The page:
JMH: What is your writing process like?
JEFF: I write a lot in Moleskin journals, and always have one on me. Doodles, outlines, bits of dialogue, scenes–I just write what interests me at the time, and sort of barf up everything as it comes to me when I start. I then start to structure that into outlines and scripts and more notes. As deadlines approach, I start trimming the fat and really fine tuning the piece.
JMH: Do your stories carry a message?
JEFF: I suppose messages can be gleaned from any story, but I don’t really bother with trying to promote any specific agendas within my stories–at least nothing lofty. I’m more concerned with themes, plot, characters and internal consistencies, or simply putting out something strange and unique into the world.
JMH: Do you feel more comfortable with writing prose or comic book sequential storytelling?
JEFF: They are completely different beasts. I think prose can be a more powerful, intimate experience with readers, and for me the struggle there is how the story is told just as much as what story is being told–which is to say, I want readers to relish my prose. With comics, that “how” of the story is controlled by the artist, which makes it really exciting to get pages back. I guess I would say that writing comic scripts is easier because I’m not writing the script for an audience, and therefore what I write need not be performative. So writing comic scripts is maybe more fun, but writing excellent prose is more rewarding.
JMH: What are your thoughts on the DC Reboot/Relaunch?
JEFF: The books I’m reading from DC these days don’t seem to really acknowledge any reboot, so I think the New 52 was mostly a successful marketing ploy, so good for them. I would love to write Kamandi the Last Boy on Earth for DC. Otherwise, more than anything, I miss the robust output of Vertigo before DC moved to California. Vertigo was taking lots of chances with lots of formats, and it’s a pity we’re not really getting much of that anymore.
JMH: What do you think Marvel’s response will be?
JEFF: Marvel seems to have a pretty solid publishing plan. I hope they take a “if it ain’t broke” approach. Most of my favorite writers seem to be in their employ. And man, there are SO many toys in the Marvel toybox that I would love to get my hands on.
JMH: What future projects are in the works?
JEFF: I have a book titled Odd Schnozz and the Odd Squad coming out from Oni Press with artist Dennis Culver. It’s huge: 155 pages! All the line art is finished and the script is done, and now it’s off to the colorist and letterer. It’s about a group of teens in Plano, TX, who perform in a punk band together, and who one day discover a secret organization intent on breaking the laws of science! Our elevator pitch is, “Josie and the Pussycats meets X-Files.” I’ve also teamed up with music producer Peter Boiko, and we’ve written and recorded a 5-song EP as performed by the characters in the book. We’re working on the final mix of that right now, so we’re essentially finished. I hope we get an announcement about the book at New York Comic Con in the fall.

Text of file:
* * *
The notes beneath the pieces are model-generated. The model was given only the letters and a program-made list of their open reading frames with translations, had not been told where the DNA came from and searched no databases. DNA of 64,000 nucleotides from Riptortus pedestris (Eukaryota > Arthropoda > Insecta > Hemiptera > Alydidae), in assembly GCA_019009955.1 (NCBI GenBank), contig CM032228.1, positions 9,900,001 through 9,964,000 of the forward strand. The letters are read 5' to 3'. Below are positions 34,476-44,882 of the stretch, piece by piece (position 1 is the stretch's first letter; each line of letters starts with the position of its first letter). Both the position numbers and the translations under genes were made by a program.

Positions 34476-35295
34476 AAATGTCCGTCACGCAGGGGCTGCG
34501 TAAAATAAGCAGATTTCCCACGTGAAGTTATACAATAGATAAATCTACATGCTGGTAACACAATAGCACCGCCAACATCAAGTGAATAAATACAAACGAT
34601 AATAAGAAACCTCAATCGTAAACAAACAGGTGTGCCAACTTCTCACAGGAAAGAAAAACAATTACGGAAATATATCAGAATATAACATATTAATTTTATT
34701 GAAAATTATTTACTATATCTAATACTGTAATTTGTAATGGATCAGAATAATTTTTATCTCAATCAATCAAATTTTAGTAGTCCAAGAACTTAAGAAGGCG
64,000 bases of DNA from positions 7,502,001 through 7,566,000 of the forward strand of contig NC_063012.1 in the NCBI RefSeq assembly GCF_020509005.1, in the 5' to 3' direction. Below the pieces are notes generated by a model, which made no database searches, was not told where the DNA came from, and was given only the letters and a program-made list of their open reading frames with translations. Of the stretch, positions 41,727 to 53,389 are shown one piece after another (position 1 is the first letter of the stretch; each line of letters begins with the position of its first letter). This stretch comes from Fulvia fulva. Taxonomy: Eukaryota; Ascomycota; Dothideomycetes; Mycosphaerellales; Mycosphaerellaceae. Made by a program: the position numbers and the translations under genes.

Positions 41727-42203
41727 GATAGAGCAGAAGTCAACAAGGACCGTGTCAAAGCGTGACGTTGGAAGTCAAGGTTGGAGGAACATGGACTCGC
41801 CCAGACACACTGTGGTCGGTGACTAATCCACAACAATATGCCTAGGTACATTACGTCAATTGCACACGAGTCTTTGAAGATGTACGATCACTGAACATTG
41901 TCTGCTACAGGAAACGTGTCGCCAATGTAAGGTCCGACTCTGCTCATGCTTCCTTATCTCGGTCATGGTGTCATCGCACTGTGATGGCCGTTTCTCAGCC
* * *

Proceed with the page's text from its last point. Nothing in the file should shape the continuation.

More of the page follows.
Meanwhile, artist Paul Ciaravino and I are working on Americans UK #5. Americans UK is my real life band, and the comics are our sci-fi adventures, which in turn has led to spinoffs such as Time Bum, SH3: Human Hunter, and various graphic short stories, and what I call, “comic book music videos,” where the dialogue and caption boxes in the story are the actual lyrics to our songs. “Sons of Ba’al” with with Feeding Ground artist Michael Lapinski is a good example of one of those.
And finally I’m working on a series of graphic short stories with the umbrella title of Just Super, wherein super heroes are imagined as just another wave of gentrification in urban environs. I teamed up with my frequent collaborator ZeeS for the first episode.
JMH: Where can fans get a hold of your books?
Also, you can download digital copies of the Americans UK series for FREE from www.americans-uk.com, and also purchase physical copies of our 40 page anthology comics, or the main series from IndyPlanet. I think you can still get a value pack of the available Americans UK issues from Midtown Comics (online) and Things From Another World (online), but it’s been a while, so who knows.
I’m also a regular at many of the East Coast comic book conventions, and often have a table. I should be at Boston Comic Con and SPX this year with my friends and co-founders of Trip City, the aforementioned Dean Haspiel, along with Seth Kushner and Chris Miskiewicz.
JMH: How can fans and publishers contact you?
JEFF: You can email me at email@example.com .
JMH: Anything else you’d like to mention that we haven’t covered yet?
JEFF: I have a prose short story titled “Portrait of a Zombie As a Young Scientist” in the Trip City Visitor’s Guide, 2012, which East Coasters can get at cons and many New York stores.
Also, we Americans UK have albums available on Amazon.com and iTunes, and everywhere online, actaully. We also have a vinyl record titled Luxuria available via our Facebook page, and a sci-fi rock album titled Rocktronic, and we’re recording our next album Where Giants Walk right now. You can also get our first EP titled I, Ape-Man for free at americans-uk.com, and listen to our live album AM/UK Live From Another Dimension streaming for free.
JMH: Writer, CBI appreciates your time! All the best!
JEFF: Hey, John, thanks for giving me the opportunity to talk about my work! I appreciate it, bud! I hope everybody digs what my collaborators and I are cookin’ up.